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As US seeks closer ties with Turkmenistan, government cracks down on students

Turkmenistan has prevented dozens of students from travelling abroad to study at a US-sponsored university, and has harassed some that have come home.

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Travel restrictions have also been working in the other direction: Recently, a contingent of 47 Peace Corps volunteers were prevented from entering Turkmenistan. US officials say privately that this incident is related to American efforts to assist the students.

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The Turkmen government did not respond to requests for comment.

After independence from the Soviet Union in 1991, Turkmenistan became an authoritarian republic under the autocratic leadership of President Saparmurat Niyazov.

When President Berdimuhamedov came to power in 2007 he promised to embark on a program of reform, including improvements to the education system.

Yet Turkmen higher education still suffers from acute corruption and limited size. Some 75,000 high school graduates a year are left fighting, sometimes with bribes, for one of fewer than 5,000 domestic university spots.

Young Turkmens have traditionally been free to study abroad, including at nearby AUCA. Though it has been substantially funded by the US Agency for International Development (USAID) and George Soros' Open Society Institute, the university is independently governed. In a region of academic mediocrity, it offers quality liberal arts degrees.

But observers say that the Ashgabat regime has become wary of US educational outreach, seeing it as an effort to slip US-style democracy through the back door as politically engaged students return home.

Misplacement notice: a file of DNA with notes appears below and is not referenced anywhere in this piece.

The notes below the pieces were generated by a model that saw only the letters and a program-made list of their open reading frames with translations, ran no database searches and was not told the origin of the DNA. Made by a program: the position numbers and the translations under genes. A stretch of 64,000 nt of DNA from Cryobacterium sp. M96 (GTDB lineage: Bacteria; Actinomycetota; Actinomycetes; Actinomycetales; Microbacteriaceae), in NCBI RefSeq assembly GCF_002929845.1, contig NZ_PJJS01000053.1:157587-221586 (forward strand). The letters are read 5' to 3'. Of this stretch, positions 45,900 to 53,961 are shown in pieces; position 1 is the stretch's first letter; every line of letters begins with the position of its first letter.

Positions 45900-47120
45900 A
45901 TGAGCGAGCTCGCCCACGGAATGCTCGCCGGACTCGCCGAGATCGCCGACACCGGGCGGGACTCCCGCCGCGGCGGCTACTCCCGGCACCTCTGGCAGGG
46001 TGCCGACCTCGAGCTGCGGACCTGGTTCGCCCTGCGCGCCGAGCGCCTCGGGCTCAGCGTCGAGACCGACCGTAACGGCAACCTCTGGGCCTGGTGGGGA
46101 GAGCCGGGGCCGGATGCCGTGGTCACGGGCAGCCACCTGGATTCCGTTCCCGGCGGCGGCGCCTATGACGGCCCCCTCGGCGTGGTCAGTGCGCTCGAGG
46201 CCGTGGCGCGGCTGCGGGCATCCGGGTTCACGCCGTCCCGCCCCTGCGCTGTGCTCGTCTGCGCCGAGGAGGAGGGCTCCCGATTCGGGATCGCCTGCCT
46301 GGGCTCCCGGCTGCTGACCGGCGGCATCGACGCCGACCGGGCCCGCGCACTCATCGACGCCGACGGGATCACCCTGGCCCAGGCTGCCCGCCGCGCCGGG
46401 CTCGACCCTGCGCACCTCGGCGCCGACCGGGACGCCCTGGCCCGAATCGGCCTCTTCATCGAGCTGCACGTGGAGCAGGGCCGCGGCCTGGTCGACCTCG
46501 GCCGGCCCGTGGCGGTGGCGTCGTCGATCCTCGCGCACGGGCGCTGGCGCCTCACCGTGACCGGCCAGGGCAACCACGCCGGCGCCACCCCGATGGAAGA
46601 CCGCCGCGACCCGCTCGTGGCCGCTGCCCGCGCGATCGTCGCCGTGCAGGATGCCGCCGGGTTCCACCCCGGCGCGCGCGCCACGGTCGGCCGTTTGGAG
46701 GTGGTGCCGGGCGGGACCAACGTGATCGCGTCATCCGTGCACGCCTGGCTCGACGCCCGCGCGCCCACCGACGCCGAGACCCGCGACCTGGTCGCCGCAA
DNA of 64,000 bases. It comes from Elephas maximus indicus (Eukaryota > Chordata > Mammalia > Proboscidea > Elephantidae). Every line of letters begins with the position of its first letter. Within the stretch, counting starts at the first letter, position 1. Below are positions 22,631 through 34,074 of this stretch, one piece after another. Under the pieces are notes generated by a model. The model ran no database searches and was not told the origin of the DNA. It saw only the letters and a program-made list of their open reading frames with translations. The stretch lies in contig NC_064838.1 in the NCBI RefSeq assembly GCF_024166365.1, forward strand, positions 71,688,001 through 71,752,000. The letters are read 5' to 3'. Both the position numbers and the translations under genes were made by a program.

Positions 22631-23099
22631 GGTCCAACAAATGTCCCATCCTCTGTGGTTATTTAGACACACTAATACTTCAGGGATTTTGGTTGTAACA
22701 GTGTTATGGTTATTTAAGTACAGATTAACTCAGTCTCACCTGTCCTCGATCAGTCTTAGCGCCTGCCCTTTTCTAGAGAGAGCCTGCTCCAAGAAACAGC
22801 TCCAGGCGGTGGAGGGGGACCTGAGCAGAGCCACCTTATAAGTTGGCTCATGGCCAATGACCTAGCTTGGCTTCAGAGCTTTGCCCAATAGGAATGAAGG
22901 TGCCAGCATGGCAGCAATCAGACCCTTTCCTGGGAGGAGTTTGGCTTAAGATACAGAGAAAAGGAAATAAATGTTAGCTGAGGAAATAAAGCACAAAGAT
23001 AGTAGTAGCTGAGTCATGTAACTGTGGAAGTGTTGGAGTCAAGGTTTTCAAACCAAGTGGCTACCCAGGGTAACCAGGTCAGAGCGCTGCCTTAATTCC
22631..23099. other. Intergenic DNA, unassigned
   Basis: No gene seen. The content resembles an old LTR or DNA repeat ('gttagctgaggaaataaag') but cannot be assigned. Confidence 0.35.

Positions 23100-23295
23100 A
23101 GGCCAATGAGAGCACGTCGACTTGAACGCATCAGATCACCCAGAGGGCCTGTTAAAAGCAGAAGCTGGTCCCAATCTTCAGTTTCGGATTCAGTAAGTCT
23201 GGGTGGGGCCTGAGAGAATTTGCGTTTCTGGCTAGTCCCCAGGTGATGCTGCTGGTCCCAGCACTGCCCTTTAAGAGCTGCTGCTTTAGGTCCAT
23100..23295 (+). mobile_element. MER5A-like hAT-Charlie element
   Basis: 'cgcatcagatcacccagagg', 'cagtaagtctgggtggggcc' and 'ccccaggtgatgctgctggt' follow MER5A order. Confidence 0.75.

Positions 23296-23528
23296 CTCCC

The high-level talks between Clinton and Berdimuhamedov reflected a genuine US effort to lift the ban, but Farid Tukhbatullin of the Turkmen Human Rights Initiative says Washington has underplayed his country's repressive tendencies.

"If you take the fact that a State department official recently said human rights in Turkmenistan wasn't as bad as in other countries of Central Asia, it indicates they either have very little information or are playing to the Turkmen authorities."

Turkmenistan's major hydrocarbon reserves and its agreement to assist with NATO's Afghan northern supply route have helped mute US criticism of the regime, though American officials say they will continue to raise human rights concerns.

In Bishkek, a number of students who were already abroad when the Turkmen authorities imposed the travel ban fear their families could become targets. Punitive steps have already been taken. Some parents have lost their government jobs while AUCA alumni say they have been denied employment opportunities.

In a Bishkek coffee house, one student spoke of his ambitions for the future. "I want to go back and change things, but not in the revolutionary sense. I just want to start my own business. But anyone with an original idea faces either corruption or imprisonment."